Most people are skeptical about the user friendliness of Apple’s products, thinking every new product requires a specific set of skills to operate them.
There is no better example than the iPhone, which works on iOS.
While intellectuals prefer iPhones, most blue collar workers opt for android based mobiles such as the Samsung Galaxy S20 Plus or a Moto G, simply because of the ‘user experience’ factor.
Just because Apple Pay and Apple Wallet are owned by the same company, doesn’t mean they are highly complicated apps that require a superior level of intelligence.
Not only are they an integral part of a singular app, complimenting each other, they also share a symbiotic relationship.
Means, without Apple Wallet there is no Apple Pay or vice versa.
Apple Wallet previously known as Passbook is an app included in Apple’s iOS operating system.
It allows users to store boarding passes, coupons, store cards, loyalty cards, credit cards and debit cards and then makes a transaction using Apple Pay’s interface.
Apple Pay, on the other hand, is a mobile payment service that lets users make payment using iPhone, iPad or Mac, and Apple watch.
Just like Samsung Pay, Apple Pay doesn’t require specific contactless payment terminals for Magstripe (MSD) transactions.
It can work with the existing contactless terminals.
These two products are similar, and they sometimes work hand in hand, but they are definitely not the same.
There are distinct features that make them different.
Apple Wallet or Wallet, in short, is considered as Apple’s answer to digitizing the cards overflowing your pockets, pulse or billfold and this includes Apple Pay.
The app stores virtual versions of all your coupons, passes, tickets, credit cards, debit cards and loyalty cards making it easier to access the cards at any time.
Wallet is always online and it is also location-aware meaning it can pull up and update the gate number on your boarding pass or the balance on your coffee shop card.
With this feature, you always know where you need to be and how much you have left.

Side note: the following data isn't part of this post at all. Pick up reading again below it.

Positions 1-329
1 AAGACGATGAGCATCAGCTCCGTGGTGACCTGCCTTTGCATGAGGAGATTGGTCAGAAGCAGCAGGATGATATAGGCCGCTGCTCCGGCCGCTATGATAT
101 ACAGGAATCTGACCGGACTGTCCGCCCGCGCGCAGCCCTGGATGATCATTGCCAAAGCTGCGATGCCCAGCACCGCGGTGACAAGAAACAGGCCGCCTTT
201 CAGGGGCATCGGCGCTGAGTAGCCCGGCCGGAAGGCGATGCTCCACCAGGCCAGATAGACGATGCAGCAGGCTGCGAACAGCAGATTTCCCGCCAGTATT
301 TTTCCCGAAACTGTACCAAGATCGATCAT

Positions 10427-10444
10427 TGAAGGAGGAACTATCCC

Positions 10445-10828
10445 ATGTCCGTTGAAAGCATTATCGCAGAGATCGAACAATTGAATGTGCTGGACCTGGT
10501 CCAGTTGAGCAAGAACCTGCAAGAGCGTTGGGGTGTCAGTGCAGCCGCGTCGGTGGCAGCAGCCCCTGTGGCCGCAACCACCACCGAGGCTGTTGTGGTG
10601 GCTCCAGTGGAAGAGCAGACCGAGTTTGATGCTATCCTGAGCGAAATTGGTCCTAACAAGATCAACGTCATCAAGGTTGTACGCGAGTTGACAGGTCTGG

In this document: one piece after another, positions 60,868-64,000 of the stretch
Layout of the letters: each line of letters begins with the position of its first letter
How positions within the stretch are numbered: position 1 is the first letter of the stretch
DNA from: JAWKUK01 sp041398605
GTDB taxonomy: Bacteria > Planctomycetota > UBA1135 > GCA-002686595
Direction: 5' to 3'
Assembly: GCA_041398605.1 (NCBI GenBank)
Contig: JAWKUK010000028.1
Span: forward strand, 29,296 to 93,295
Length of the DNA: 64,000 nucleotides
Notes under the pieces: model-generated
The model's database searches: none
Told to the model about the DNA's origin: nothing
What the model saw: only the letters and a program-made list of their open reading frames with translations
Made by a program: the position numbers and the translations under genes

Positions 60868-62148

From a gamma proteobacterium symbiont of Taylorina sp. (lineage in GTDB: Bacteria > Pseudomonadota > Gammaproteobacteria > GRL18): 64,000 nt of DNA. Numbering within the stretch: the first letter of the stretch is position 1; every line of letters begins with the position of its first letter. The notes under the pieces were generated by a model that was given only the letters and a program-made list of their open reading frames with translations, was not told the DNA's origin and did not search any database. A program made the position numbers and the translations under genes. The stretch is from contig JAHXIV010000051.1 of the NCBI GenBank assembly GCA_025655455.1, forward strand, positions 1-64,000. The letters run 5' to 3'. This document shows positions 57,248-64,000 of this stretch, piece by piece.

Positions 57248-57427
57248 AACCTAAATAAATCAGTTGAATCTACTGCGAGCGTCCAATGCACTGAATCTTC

Apple Pay, on the other hand, is a mobile payment service or a digital wallet that allows you to make payments in iOS apps, and on the web.
Apple Pay doesn’t store coupons, boarding passes and tickets like Apple Wallet.
Instead, it digitizes a credit or debit card chip and PIN transaction at a contactless point of sale terminal.
It is the same as contactless payments used in many countries, but it has an addition of two-factor authentication via face ID, touch ID, PIN or passcode.
Apple Pay enables Apple devices to remotely communicate with the point of sale systems by using NFC (Near Field Communication) technology, the Secure element (a dedicated chip that stores all the encrypted payment information) and Apple’s Touch ID.
With Apple Wallet, you can set the time or location you want an item added to the app to appear.
Apple Wallet gives the users a convenient way to organize and use boarding passes, reward cards, gift cards, and tickets.
An user can easily bring up passes in the app with PassKit APIs, post them on the web or send them via email.
This is different with Apple Pay since you can’t set the app to appear at the location or time you want.
You have to manually launch the app if you want to make a payment.
However, you can do this with the help of Apple Wallet because like we said earlier, the apps work hand in hand.
With Apple Pay, you send and receive money from friends and family and this can quickly be done right in messages.
You can use the cards that you already have in Apple Wallet to make payments.
When you receive money through Apple Pay, the money is added to your Apple Pay cash card that is in the Apple Wallet app.
You can use the money you receive to immediately start making purchases in stores, in apps and on the web.
With Apple Pay, you can transfer the balance you have on the app direct to your bank.
Wallet acts just like the normal wallet we know that is used to store all your debit and credit cards, loyalty and gift cards, coupons, boarding passes and tickets.
This means for you to use the Apple Pay app on your device, you must add all the cards you want to use in the Apple Wallet.
Apple Pay uses the cards you have added to your Wallet.
Wallet (AKA Passbook) is supported by almost everything from party services to movie theaters, coffee shops to airlines, conferences and loyalty cards.
You just have to fill up the Wallet.
Adding Wallet passes is not obvious on all apps, but there are places you can generally find them.
Adding cards to your Wallet varies depending on the apps depending on how the developer decides to use them.
Apple Pay, on the other hand, is only compatible or supported by iPhone 6 and above.
The users with lower versions of iPhone like iPhone 5 can use the app through Apple Watch, but it still lacks the Touch ID security.
Instead of the Touch ID, Apple Pay on an Apple Watch is activated with a passcode and remains active as long as the user wears the Watch.